(3.15)

whose actions are (δ,γ )

F Pn(δ+1,γ −1) (y) = −2(n + δ − 1)Pˆ n+1 (y), BPˆ n(δ,γ ) (y) =

1

(3.16)

(δ+1,γ −1)

(n + γ )Pn−1 (y). (3.17) 2 We can then define, as in [1], the corresponding ladder operators for the exceptional Jacobi polynomials via Ln = F ◦ L − n ◦ B,

Rn = F ◦ R+ n ◦ B.

(3.18)

The final step is to conjugate these ladder operators by the ground state y0 = (y + 1) 1 1) 4 (γ +2) (y − b)−1 for the angular component of the eigenfunction Ln = y0 Ln y− 0,

Rn = y0 Rn y− 0,

1 (δ+2) 4

(y −

(3.19)

so that their actions on the φ -components of the wave function are as follows, Ln Zˆn = −(n + δ )(n + γ )(n + δ − 2)(n + γ − 2)Zˆn−1 , Rn Zˆn = −n(n + δ )(n + γ )(n + δ + γ − 1)Zˆn+1 .

(3.20)

While these operators shift the parameter n (equivalently µ) in the φ -factor Zˆn , we must account µ for this shift in the Θ ρ−1 (z) component as well. To do so, we now construct a pair of operators from 2

associated Legendre polynomials that can lower and rise µ while fixing ρ , Lµ =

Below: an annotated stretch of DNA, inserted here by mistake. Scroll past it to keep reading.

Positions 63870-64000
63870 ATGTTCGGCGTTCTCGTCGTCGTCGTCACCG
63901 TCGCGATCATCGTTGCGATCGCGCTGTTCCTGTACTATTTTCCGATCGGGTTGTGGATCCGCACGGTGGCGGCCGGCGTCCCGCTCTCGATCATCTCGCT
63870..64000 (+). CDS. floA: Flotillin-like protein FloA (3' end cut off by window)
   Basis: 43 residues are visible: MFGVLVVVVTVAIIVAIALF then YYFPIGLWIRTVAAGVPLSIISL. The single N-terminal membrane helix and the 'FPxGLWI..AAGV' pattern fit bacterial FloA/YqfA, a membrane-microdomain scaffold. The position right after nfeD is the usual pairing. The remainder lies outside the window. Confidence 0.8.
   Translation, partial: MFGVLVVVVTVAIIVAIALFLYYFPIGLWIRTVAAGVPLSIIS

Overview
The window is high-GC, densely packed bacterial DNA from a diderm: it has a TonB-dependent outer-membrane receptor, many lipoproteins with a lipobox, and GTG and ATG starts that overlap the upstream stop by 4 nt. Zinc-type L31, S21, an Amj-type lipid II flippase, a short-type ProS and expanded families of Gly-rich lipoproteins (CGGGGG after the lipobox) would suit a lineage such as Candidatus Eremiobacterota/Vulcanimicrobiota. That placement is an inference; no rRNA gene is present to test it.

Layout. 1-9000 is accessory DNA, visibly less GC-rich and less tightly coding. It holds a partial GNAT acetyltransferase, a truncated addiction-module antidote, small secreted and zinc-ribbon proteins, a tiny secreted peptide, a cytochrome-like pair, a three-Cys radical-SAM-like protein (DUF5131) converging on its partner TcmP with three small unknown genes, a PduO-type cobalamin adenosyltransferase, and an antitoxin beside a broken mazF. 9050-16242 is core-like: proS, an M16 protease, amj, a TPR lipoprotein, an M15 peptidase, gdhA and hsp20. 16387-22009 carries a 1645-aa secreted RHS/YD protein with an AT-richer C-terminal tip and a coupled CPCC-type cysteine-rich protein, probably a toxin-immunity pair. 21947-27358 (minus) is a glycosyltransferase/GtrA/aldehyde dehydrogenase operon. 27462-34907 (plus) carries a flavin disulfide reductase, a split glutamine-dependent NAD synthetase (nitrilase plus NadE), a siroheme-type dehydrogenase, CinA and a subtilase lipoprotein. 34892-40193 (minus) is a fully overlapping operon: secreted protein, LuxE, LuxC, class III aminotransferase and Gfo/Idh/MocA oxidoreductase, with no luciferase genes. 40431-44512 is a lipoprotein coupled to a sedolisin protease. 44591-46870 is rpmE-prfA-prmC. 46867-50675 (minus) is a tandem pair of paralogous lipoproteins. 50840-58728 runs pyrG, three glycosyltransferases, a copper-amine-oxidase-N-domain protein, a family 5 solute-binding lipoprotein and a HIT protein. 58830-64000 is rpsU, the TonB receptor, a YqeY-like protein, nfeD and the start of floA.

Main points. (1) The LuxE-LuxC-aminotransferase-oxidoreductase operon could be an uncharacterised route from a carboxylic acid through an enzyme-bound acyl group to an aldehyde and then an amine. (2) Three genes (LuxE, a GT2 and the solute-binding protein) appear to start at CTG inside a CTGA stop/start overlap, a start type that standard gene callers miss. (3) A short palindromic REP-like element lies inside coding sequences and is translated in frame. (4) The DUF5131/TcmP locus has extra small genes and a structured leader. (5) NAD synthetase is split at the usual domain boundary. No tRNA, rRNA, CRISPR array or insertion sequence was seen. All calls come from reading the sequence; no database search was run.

1 − z2

∂ µz −√ , ∂z 1 − z2

Rµ =



1 − z2

∂ µz +√ , ∂z 1 − z2

(3.21)

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209

where z = cos θ , and their actions on the corresponding wave functions are given by µ

Lµ Θ ρ−1 (z) = (

ρ−1 2

2

+ µ)(

ρ+1 2

µ−1

µ

− µ)Θ ρ−1 (z),

µ+1

Rµ Θ ρ−1 (z) = −Θ ρ−1 (z).

2

2

(3.22)

2

3.3. Integrals of motion and algebraic structure Let us now consider the following suitable combinations of the operators D− 1 = LN Rρ ,

D+ 1 = R N Lρ ,

D− 2 = R µ Ln ,

D+ 2 = Lµ R n .

(3.23)

The action of the operators D± i , i = 1, 2 fixes our complete basis of eigenfunctions, thus providing higher order integrals of the motion. Their explicit actions on the eigenfunctions are given by D− 1 Ψ (r , θ , φ ) =

(ρ − 2µ + 1)α

ρ+2

µ

ψ Θ ρ+1 Zˆn , (2N + ρ + 1) N −1 2 α (N + 1)(N + ρ )(ρ + 2µ − 1)

D+ 1 Ψ (r , θ , φ ) = −

2N + ρ + 1

ρ−2 µ ψN +1 Θ ρ−3 Zˆn ,

(3.24)

2

ρ

µ+1

ˆ D− 2 Ψ (r , θ , φ ) = (n + δ )(n + γ )(n + δ − 2)(n + γ − 2)ψN Θ ρ−1 Zn−1 , 2

D2 Ψ (r , θ , φ ) = +

−1

n(n + δ )(n + γ )(n + δ + γ − 1)(ρ + 2µ − 1) 4 ρ µ−1 × (ρ − 2µ + 1)ψN Θ ρ−1 Zˆn+1 .

(3.25)

2

The following commutation relations of the operators can be easily verified via the action on the eigenfunctions (3.1), + [D− 1 , H ] = 0 = [D1 , H ], + [D− 2 , H ] = 0 = [D2 , H ],

+ [D− 1 , Hφ ] = 0 = [D1 , Hφ ], + [D− 2 , Hθ ] = 0 = [D2 , Hθ ].

(3.26)